Last fall, Nicole Erny became the youngest person and first female to pass the two-day exam to become one of just four Master Cicerones—certified beer experts, much like sommeliers. Here, the former bartender and current Cicerone exam developer/proctor talks tests, tasting and Bay Area beer with editor Chris Staten.
It’s a fairly lengthy process just to become a Certified Cicerone; why go for the Master level?
Becoming a Master Cicerone was on the distant horizon as soon as I heard of the Cicerone program. I was bartending and teaching courses at The Trappist, and I wanted to take my knowledge as far as I could. Being a young, female bartender, I felt like I constantly had to defend my knowledge. Passing the Certified Cicerone exam certainly set me apart. At some point, I realized that my boss, [Cicerone Certification Program director] Ray Daniels, was going to call me up and ask me to come out and help administer the Master Cicerone exam. Hello, ethical dilemma. I decided that I wanted absolutely nothing to do with the Master exam until I’d taken and passed it, so I refreshed myself on everything about beer I’ve ever learned, followed some curiosities and went for it.
“Women in the beer industry” is something of a buzz topic; how does your achievement fit into the conversation?
It is pretty thrilling to be the fourth-ever person to pass the Master Cicerone exam, and being the first woman is truly an honor. I am excited that women are represented at this caliber of certification so early in the existence of the Cicerone program. Young women are one of the fastest growing groups of craft beer consumers, and women are an important part of this industry at every level, from brewing to sales. Anyone that thinks of the beer industry as a by-dudes, for-dudes industry has certainly got it wrong. Sorry bros.
I once read a recap from a tasting you hosted that said beer lovers would be doing themselves a disservice if they missed one of your events. What’s your approach to engaging people with beer?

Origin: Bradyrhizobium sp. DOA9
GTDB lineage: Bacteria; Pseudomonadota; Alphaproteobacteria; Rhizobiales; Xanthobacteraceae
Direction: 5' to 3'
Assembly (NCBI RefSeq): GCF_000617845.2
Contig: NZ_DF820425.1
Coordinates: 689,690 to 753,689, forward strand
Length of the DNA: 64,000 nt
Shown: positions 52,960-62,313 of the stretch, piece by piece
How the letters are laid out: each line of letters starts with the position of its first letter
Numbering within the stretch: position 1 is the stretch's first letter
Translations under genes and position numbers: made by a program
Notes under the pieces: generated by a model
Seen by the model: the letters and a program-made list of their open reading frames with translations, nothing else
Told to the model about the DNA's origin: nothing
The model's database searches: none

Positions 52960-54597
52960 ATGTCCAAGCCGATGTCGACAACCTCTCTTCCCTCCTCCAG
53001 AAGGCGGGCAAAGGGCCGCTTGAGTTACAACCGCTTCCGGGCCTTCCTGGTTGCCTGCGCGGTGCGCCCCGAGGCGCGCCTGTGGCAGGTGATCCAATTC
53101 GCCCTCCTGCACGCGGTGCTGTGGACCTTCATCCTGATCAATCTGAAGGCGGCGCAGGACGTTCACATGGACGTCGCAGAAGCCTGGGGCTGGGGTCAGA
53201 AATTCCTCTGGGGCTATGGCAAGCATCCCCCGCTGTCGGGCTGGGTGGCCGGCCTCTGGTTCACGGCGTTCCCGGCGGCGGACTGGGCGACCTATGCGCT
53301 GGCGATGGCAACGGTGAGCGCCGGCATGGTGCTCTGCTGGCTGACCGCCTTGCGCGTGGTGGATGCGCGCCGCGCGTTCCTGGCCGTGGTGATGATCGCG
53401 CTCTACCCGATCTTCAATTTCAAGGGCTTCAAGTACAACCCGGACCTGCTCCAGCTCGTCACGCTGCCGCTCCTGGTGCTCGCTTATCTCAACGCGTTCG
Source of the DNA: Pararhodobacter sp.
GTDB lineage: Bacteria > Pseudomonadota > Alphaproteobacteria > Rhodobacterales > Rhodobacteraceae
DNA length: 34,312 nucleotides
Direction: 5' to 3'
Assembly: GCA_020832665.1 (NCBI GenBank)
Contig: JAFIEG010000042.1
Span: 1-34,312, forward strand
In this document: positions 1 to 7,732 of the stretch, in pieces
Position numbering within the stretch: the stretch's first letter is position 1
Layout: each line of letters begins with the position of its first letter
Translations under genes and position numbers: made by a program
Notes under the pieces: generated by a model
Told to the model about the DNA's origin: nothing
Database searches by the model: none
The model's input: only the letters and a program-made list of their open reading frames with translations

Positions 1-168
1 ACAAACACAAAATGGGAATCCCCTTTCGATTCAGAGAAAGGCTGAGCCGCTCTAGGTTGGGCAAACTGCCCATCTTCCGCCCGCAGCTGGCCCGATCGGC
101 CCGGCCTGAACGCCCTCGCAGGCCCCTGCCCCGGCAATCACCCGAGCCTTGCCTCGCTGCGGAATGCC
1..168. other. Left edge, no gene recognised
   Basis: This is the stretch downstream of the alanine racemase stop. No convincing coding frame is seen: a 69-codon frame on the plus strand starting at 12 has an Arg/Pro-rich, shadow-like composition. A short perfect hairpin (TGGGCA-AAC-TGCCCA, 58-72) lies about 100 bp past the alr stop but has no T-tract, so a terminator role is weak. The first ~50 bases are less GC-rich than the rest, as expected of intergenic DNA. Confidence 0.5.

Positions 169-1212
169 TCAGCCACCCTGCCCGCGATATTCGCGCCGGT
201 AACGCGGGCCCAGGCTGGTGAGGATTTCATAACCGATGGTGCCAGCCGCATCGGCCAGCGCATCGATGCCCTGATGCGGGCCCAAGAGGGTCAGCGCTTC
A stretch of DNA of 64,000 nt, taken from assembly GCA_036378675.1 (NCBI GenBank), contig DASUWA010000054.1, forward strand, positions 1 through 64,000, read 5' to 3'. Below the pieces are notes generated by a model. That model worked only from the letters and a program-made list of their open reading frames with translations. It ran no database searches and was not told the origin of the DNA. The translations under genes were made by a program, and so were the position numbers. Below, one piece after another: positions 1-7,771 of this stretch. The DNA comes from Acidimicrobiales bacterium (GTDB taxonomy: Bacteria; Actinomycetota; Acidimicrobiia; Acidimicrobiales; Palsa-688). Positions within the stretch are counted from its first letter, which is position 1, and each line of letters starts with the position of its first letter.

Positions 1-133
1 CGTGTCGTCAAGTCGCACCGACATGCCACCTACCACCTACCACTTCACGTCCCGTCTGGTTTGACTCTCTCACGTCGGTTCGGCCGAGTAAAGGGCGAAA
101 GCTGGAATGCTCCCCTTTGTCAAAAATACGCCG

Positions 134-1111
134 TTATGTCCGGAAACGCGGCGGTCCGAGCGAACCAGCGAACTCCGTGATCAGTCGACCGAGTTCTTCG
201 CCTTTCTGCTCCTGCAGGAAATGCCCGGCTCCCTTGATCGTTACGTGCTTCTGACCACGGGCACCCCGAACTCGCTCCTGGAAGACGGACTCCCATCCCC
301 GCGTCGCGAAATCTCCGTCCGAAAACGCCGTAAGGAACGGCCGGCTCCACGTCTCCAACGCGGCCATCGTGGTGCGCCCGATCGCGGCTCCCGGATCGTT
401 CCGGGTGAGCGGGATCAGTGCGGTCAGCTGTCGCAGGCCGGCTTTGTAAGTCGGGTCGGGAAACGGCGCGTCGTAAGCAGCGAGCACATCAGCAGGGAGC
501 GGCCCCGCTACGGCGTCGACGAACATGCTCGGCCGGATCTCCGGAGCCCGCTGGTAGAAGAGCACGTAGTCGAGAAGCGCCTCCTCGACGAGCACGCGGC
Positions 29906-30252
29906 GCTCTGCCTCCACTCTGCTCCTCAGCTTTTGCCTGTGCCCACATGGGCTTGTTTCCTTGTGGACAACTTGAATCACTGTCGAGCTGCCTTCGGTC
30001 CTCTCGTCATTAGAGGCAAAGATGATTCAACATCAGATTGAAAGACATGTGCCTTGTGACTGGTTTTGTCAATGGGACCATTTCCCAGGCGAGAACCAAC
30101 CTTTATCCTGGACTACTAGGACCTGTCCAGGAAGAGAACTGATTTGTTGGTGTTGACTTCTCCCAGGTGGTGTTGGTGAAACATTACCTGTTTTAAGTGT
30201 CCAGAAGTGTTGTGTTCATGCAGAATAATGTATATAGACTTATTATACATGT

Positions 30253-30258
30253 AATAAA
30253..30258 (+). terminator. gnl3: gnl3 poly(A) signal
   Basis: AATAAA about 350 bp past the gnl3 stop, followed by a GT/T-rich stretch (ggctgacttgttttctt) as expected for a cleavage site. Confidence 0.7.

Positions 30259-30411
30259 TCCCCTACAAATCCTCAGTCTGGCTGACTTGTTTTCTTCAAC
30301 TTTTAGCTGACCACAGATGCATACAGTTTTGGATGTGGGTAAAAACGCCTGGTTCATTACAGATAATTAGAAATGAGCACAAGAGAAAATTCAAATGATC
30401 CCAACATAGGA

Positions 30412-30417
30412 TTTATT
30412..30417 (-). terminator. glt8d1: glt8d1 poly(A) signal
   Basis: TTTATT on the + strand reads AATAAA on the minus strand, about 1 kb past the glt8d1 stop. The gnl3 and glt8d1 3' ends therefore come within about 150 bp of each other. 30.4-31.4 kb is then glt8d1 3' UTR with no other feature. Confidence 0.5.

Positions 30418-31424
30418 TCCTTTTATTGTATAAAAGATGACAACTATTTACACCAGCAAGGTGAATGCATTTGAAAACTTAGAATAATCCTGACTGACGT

I love connecting people with good beer, and I work to recreate some of my formative beer experiences for other people. I also pack my presentations chock-full of details—for better or for worse—and some people love that. No one wants to go to a fun tasting and be bored, so I try to make sure I am prepared with the right material to engage every level of beer enthusiast.
What’s the most basic but effective act of beer education a person can do for friends?
The best thing you can do is create an experience for them. Lead them down the path, but let them make their own discoveries. Bring some beer you think they’d like, give them some context and be prepared with a backup of their regular favorite in case they don’t like it. A friend recently told me a story about introducing a relative to saisons, after which they went right back to Bud Light over ice. You can’t change someone’s preferences, but you can add to it. Whatever you do, don’t make them feel inadequate for their choices. My first favorite beers were some local amber ales that many people thought were boring. That’s ridiculous. I’d rather have a great amber ale than a half-assed limited release any day.
What’s the most exciting thing happening in the Oakland beer scene right now?
Everything. With one of the greatest Belgian beer bars in the country, fantastic beer bars and tasting rooms, and a handful of great breweries, Oakland is really blowing up. Beer has been a big part of the Downtown Oakland resurgence, and most restaurants can’t get away without at least a few great ones on their menus.
What are your three favorite spots to hit on a night out in San Francisco?
A fun night in San Francisco starts off at City Beer Store for a few beers and some great cheese. Then over to the upper Haight for dinner at The Alembic. I always get the pickled quail eggs, and sometimes I cheat on beer for one of their awesome cocktails. From there, I hit Toronado on my way back downtown on the bus for some great local or unusual Belgian offerings.
Which brewery in the Bay Area is the most promising up-and-comer?
Rodger Davis and his wife Claudia are in the midst of launching a new Bay Area brewery called Faction. Rodger made himself famous brewing at Triple Rock and Drake’s and judging at major competitions. He’s the kind of person that believes there is only one right way to do anything, and I think that trait will lead to a pretty amazing brewery— I’ve already seen it happen with the strong choices he makes in recipe formulation. I can’t wait.
What should a visitor sample to understand where the Bay Area beer scene came from, and where it’s headed?
You can’t come to the Bay without trying a beer from Moonlight. Maybe you’ll fall in love, maybe you’ll be underwhelmed, but you will have just tasted a delicious beer from a really important Bay Area brewer that you might not ever have heard of. [Brewmaster] Brian Hunt doesn’t bottle, doesn’t compete, and still drops off all kegs to his select list of accounts himself, usually with an unexpected name like Rajit, Jean-Pierre or Brigett embroidered onto his Moonlight work shirt. What’s better than drinking the beer, like the flagship Death and Taxes, is meeting the man. He has a deep sense of farce, absurdist humor that will have you rethinking everything. You can often find the IPA, Bombay by Boat on cask, and keep on the lookout for gruits and other beers with odd ingredients such as Working for Tips, a delicious beer made with Redwood tips.